Philip and the French bishops that they had no right to
put asunder those whom God had joined together. ' Recall
your lawful wife,' he wrote to Philip, ' and then we will hear all
that you can righteously urge. If you do not do this, no power
shall move us to right or left, till justice be done.' A papal
legate was now sent to France, threatening excommunication
and interdict, were Ingeborg not immediately reinstated in
her place. For a few months the Pope hesitated, moved no



324 European History, 918-1273

doubt by his Italian and German troubles, and fearful lest his
action against a Christian prince should delay the hoped-for
Crusade. But he gradually turned the leaders of the French
clergy from their support of Philip, and at last, in February
1200, an interdict was pronounced forbidding the public cele-
bration of the rites of the Church in the whole lands that
owed obedience to the King of France.

Philip Augustus held out fiercely for a time, declaring that
he would rather lose half his lands than be separated from

Agnes. Meanwhile he used pressure on his
diet over bishops to make them disregard the interdict, and
France, vigorously intrigued with the Cardinals, seeking

to build up a French party in the papal curia.
Innocent so far showed complacency that the legate he
sent to France was the king's kinsman, Octavian, Cardinal-
bishop of Ostia, who was anxious to make Philip's humilia-
tion as light as possible. His labours were eased by the
partial submission of Philip, who in September visited
Ingeborg, and promised to take her again as his wife, and so
gave an excuse to end the interdict. Philip still claimed
that his marriage should be dissolved ; though here again he

suddenly abandoned a suit which he probably
submission saw was hopeless. The death of Agnes of Meran
of PhiHp, m July I20I made a complete reconciliation less

difficult. Next year the Pope legitimated the
children of Agnes and Philip, on the ground that the sentence
of divorce, pronounced by the French bishops, gave the king
reasonable grounds for entering in good faith on his union
with her. Ingeborg was still refused the rights of a queen,
and constantly besought the Pope to have pity on her
forlorn condition. The Pope was now forced to content
himself with remonstrances. Philip declared that a baleful
charm separated him from Ingeborg, and again begged the
Pope to divorce him from a union, based on sorcery and witch-
craft. The growing need of the French alliance now somewhat
slackened the early zeal of Innocent for the cause of the



Europe in the Days of Innocent ///., 1198-1216 325

queen. But no real cordiality was possible as long as the

strained relations of Ingeborg and Philip continued. At

last in 1213, in the very crisis of his fortunes, R est it u tion of

Philip completed his tardy reconciliation with Ingeborg,

his wife, after they had been separated for twenty

years. Henceforth Philip was the most active ally of the

Papacy.

While thus dealing with Philip of France, Innocent enjoyed
easier triumphs over the lesser kings of Europe. It was
his ambition to break through the traditional

... \ t rn * e /~. The feudal

limits that separated the Church from the State, overiordship
and to bind as many as he could of the kings ofthe

/ T-. i -T-* f , i Papacy over

of Europe to the Papacy by ties of political Portugal,
vassalage. The time-honoured feudal superiority Aragon.and
of the Popes over the Norman kingdom of Sicily
had been the first precedent for this most unecclesiastical
of all papal aggressions. Already others of the smaller king-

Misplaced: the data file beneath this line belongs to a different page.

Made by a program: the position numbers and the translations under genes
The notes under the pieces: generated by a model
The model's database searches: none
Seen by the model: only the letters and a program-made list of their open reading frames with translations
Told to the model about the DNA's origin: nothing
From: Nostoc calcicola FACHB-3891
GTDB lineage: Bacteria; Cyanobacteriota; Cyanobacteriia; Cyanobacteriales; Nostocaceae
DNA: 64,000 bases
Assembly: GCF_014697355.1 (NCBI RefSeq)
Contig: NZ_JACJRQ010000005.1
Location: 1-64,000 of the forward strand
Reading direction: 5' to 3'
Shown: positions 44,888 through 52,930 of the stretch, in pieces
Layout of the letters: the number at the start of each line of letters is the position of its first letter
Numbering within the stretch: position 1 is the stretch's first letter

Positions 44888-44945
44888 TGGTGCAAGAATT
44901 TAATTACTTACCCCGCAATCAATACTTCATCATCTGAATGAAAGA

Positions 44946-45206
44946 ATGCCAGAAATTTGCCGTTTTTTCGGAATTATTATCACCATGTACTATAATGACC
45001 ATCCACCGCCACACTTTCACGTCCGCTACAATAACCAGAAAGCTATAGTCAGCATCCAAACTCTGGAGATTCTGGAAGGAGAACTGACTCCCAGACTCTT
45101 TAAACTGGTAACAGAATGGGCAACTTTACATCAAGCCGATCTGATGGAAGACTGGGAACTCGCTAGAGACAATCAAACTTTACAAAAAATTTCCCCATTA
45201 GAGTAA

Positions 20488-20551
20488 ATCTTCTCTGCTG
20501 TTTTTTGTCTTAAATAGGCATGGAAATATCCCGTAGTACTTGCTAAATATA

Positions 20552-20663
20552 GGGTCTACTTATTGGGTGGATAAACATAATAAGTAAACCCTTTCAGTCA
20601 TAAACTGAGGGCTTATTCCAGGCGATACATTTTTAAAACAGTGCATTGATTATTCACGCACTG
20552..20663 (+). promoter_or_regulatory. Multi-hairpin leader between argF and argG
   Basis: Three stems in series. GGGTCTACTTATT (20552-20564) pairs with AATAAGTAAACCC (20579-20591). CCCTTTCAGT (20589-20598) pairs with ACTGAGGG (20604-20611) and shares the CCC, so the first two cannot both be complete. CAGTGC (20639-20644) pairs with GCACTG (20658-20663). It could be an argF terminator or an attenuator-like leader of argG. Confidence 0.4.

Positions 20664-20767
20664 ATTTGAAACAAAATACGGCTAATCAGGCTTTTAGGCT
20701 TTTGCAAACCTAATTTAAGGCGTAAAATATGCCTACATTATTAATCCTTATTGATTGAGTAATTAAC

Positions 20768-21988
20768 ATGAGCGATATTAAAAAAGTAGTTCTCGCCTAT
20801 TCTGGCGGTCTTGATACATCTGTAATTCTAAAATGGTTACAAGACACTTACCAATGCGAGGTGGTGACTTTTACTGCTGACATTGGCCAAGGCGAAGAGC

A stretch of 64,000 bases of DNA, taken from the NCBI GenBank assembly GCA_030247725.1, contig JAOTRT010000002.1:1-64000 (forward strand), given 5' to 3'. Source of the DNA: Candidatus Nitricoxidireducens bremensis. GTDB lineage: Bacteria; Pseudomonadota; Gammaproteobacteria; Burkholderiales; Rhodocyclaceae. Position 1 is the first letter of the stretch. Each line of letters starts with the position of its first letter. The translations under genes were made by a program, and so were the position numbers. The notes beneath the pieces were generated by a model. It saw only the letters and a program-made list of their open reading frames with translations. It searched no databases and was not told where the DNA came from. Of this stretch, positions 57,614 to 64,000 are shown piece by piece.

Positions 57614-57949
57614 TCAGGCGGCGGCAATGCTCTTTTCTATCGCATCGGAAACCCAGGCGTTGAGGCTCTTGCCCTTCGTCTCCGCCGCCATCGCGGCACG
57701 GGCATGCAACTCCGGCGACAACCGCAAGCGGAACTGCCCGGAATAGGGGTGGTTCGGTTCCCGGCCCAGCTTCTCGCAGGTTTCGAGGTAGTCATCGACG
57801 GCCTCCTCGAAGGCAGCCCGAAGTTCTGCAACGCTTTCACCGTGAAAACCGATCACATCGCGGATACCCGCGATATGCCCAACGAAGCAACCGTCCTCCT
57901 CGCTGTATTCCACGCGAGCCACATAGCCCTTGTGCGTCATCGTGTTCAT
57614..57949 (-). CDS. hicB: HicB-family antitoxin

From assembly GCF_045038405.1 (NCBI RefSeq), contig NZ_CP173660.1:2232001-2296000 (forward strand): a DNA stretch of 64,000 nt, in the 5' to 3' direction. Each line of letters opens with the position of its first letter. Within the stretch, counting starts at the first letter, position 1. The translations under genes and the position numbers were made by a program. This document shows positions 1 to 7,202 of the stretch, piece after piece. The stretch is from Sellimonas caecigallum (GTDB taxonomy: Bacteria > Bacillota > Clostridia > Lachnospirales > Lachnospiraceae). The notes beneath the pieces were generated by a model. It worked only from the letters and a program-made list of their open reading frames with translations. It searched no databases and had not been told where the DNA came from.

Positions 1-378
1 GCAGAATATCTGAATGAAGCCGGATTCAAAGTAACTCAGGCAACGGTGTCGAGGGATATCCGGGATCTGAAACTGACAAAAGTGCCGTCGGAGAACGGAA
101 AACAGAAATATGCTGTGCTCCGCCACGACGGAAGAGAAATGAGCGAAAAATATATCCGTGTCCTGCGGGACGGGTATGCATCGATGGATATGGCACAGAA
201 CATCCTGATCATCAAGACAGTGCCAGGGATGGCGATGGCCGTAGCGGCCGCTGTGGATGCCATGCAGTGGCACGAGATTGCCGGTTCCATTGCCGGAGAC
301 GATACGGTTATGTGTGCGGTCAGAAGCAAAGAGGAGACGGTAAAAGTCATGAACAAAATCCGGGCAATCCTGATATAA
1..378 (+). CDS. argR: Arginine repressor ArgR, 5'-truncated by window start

doms of Europe, conspicuous among which was Portugal,
had followed the example of the Normans in becoming
vassals of the Holy See. Under Innocent at least three
states supplemented ecclesiastical by political dependence
on the Papacy. Sancho, King of Portugal, who had striven
to repudiate the former submission of Affonso i., was in
the end forced to accept the papal suzerainty. Peter, King
of Aragon, went in 1204 to Rome and was solemnly crowned
king by Innocent. Afterwards Peter deposited his crown on
the high altar of St. Peter's and condescended to receive
the investiture of his kingdom from the Pope, holding it as a
perpetual fief of the Holy See, and promising tribute to
Innocent and his successors. In 1213 a greater monarch
than the struggling Christian kings of the Iberian peninsula
was forced, after a long struggle, to make an even more abject
submission. The long strife of Innocent with John of Anjou,
about the disputed election to the see of Canterbury, was
fought with the same weapons which the Pope had already
employed against the King of France. But John held out



326 European History, 918-1273

longer. Interdict was followed by excommunication and
threatened deposition. At last the English king surrendered
his crown to the papal agent Pandulf, and, like Peter of
Aragon, received it back as a vassal of the Papacy, bound
by an annual tribute. Nor were these the only kings that
sought the support of the great Pope. The schismatic
princes of the East vied in ardour with the Catholic princes
of the West in their quest of Innocent's favour. King
innocent Leo of Armenia begged for his protection. The
and the Bulgarian Prince John besought the Pope to
monarchsof grant him a royal crown. Innocent posed as a
Europe. mediator in Hungary between the two brothers,
Emeric and Andrew, who were struggling for the crown.
Canute of Denmark, zealous for his sister's honour, was his
humble suppliant. Poland was equally obedient. The Duke
of Bohemia accepted the papal reproof for allying himself
with Philip of Swabia.

Despite his vigour and his authority, Innocent's constant
interference with the internal concerns of every country in
Europe did not pass unchallenged. Even the kings who
invoked his intercession were constantly in conflict with him.
Beside his great quarrels in Germany, France, and England,
Innocent had many minor wars to wage against the princes of
Europe. For five years the kingdom of Leon lay under inter-
dict because its king Alfonso had married his cousin, Beren-
garia of Castile, in the hope of securing the peace between the